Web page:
“[G]iven that the common excuse is, ‘I thought it was a coyote,’ two things can happen. . . . One is to designate coyotes within the areas occupied by Mexican wolves as threatened or endangered. . . . Or a much easier policy than actually going through that formal listing process is . . . to outlaw the shooting of coyotes in designated . . . areas,” said Parsons. For the policy issue, he says, “all that’s needed is for Attorney General Merrick Garland to just strike it off the books.”
The wanton killing of wolves exacerbates an even greater problem. Since only seven Mexican wolves were alive when recovery efforts started, inbreeding issues have plagued the program to bring them back since the beginning. Currently, the agency releases captive-born pups into wild dens with pups of similar age, a process called cross-fostering.
However, Michael Robinson, a senior conservation advocate at the Tucson-based Center for Biological Diversity, says that the program is fraught with issues. For example, of the 72 pups released between 2016 and 2021, only 12 were known to be alive today; five-sixths of the total were dead or missing. For Robinson and other wolf activists, this is a low success rate for a program that’s meant to alleviate one of the biggest threats to a successful recovery.
A better way to help assess and boost genetics, he says, would be to release pups with their parents, which could breed much quicker than the two years it takes pups to reach maturity. Records from FWS show that when they released family groups together in suitable areas, the survival rate was much higher.
“This is one of several instances in which Fish and Wildlife unpersuasively cloaks its political-based mismanagement in the mantle of science,” said Robinson. “Scientists have known for a century that wolves’ family bonds are key to their success. There is no biological rationale for not releasing the moms, dads, and pups together as families.”
Carlos Carroll is a biologist who served on an earlier recovery team, where he specialized in population viability. He says complete recovery won’t happen until wolves are allowed to travel north of Interstate 40. Currently, wildlife managers are directed to remove wolves that venture north of the highway, which cuts across north-central Arizona and New Mexico. Proponents of the border argue that the highway marks the northern extent of Mexican wolves’ historic range. But biologists like Carroll say that’s not how wildlife movement works.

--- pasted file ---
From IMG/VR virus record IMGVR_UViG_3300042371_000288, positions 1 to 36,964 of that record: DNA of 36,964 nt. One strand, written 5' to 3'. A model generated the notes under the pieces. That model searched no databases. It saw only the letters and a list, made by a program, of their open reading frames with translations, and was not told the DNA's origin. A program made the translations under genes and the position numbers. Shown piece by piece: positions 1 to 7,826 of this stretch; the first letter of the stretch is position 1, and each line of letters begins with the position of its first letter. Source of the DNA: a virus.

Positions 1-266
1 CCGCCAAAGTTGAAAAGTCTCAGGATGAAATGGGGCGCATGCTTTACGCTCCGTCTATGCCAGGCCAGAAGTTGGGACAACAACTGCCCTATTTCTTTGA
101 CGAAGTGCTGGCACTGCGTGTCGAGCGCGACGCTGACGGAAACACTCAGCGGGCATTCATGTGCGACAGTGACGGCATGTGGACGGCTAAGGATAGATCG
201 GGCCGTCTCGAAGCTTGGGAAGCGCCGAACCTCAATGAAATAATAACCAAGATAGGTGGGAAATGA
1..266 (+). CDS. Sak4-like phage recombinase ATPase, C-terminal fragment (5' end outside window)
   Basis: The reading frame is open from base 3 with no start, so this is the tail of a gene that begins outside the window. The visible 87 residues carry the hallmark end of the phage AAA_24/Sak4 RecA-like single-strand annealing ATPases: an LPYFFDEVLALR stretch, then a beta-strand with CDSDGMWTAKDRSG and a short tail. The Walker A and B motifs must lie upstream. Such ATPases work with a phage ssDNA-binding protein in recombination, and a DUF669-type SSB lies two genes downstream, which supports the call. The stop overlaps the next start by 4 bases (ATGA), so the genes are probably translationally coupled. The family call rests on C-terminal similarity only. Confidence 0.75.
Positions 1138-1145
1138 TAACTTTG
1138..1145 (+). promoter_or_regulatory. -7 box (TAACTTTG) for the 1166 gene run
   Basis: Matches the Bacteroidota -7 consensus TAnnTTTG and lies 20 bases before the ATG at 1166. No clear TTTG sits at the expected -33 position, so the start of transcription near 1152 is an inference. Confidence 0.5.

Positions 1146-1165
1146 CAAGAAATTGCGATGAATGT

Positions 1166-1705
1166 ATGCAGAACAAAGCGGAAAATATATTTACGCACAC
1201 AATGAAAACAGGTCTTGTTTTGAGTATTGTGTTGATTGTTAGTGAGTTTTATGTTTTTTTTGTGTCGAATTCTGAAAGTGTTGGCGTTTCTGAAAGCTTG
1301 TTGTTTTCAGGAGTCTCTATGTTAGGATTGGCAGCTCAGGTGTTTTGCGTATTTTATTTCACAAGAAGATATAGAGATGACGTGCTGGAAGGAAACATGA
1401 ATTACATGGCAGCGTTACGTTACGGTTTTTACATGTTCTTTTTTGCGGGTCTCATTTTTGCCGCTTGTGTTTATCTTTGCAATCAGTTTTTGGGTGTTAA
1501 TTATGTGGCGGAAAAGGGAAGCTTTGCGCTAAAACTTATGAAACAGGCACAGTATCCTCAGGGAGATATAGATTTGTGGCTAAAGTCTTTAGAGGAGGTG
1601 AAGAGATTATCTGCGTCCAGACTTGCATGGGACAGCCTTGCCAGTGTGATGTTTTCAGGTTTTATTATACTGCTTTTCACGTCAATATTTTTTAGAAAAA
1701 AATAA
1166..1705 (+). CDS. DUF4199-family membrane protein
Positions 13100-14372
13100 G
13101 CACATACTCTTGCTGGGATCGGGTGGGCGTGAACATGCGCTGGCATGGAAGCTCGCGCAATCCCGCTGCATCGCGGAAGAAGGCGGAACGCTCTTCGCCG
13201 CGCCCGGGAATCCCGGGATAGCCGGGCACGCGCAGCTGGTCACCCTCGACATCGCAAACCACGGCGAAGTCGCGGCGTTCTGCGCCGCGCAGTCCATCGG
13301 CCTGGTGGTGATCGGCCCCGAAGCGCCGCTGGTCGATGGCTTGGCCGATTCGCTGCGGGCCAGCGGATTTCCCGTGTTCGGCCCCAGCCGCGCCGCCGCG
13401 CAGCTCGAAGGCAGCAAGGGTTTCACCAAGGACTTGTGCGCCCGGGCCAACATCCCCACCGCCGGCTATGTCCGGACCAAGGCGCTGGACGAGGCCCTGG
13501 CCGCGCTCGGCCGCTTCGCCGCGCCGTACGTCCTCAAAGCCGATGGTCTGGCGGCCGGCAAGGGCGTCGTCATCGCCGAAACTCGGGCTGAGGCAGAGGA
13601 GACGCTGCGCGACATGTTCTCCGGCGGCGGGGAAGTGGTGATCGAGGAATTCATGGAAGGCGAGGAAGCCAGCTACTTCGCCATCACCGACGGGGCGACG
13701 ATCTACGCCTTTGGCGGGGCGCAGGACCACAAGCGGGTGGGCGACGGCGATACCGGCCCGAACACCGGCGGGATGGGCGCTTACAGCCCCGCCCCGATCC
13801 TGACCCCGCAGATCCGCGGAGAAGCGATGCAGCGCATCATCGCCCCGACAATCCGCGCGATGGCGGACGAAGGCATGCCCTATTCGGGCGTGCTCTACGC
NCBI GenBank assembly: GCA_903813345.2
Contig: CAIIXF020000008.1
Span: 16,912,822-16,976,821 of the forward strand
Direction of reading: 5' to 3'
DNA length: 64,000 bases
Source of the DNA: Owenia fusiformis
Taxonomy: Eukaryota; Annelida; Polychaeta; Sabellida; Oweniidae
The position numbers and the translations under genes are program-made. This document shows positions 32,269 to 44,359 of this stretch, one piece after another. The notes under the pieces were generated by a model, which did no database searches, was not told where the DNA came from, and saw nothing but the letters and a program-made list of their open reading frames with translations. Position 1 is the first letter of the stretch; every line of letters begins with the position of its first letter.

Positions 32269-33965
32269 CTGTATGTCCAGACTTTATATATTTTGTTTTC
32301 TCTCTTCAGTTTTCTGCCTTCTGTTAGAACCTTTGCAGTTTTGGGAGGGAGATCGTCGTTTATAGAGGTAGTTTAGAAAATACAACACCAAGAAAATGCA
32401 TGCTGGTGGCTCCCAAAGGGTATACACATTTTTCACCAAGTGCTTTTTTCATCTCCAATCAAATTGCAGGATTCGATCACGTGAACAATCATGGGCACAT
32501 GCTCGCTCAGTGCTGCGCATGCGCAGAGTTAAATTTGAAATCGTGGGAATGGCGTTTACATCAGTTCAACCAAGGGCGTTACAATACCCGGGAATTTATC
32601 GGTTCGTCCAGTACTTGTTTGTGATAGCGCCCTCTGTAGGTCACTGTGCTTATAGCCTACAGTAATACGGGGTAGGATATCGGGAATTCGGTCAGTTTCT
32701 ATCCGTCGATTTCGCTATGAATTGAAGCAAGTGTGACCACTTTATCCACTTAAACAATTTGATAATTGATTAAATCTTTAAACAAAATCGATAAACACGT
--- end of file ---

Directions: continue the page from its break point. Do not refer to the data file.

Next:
Wolves are famous for their ability to travel great distances. At least 10 Mexican wolves have ventured north of I-40, only to be returned to their designated population area or killed, according to Emily Renn, the executive director of the Grand Canyon Wolf Recovery Project. Such is the case for a male wolf named Anubis that crossed the highway at least eight times before being found dead west of Flagstaff last year.
Areas north of the Grand Canyon and southern Colorado are already ripe wolf habitat, with abundant prey, room to roam, and remote habitat to avoid conflict with ranchers, says Carroll. The chance of genetic exchange increases slightly with the reintroduction of wolves in Colorado next year, but it’s not guaranteed until FWS removes the I-40 boundary.
“Some groups like Utah and Arizona state game agencies, I believe, have argued that we need to keep those two subspecies of wolves separate,” said Carroll. “But most of the geneticists I talked to believe that it will be beneficial to have that kind of connection among the two populations in the long term.”
Three lawsuits working their way through the courts now are meant to correct many of these issues, along with a suit of other recommendations, such as removing the Mexican wolf’s nonessential classification. The Western Environmental Law Center and Earthjustice filed separate lawsuits last month, citing much of the research conducted by Carroll and Parsons.
The crux of these lawsuits is that the agency is not using the best available science, says Tim Preso, managing attorney at Earthjustice.
In the meantime, while these cases wend their way through the courts, Mexican wolves are left in limbo, roaming the national forests of New Mexico and Arizona, but not entirely free.
“The Mexican wolf is an iconic part of our natural heritage in the American Southwest,” said Preso. “We have a real opportunity to restore it in a lasting way on the landscape, but we can't do that unless we follow the science.”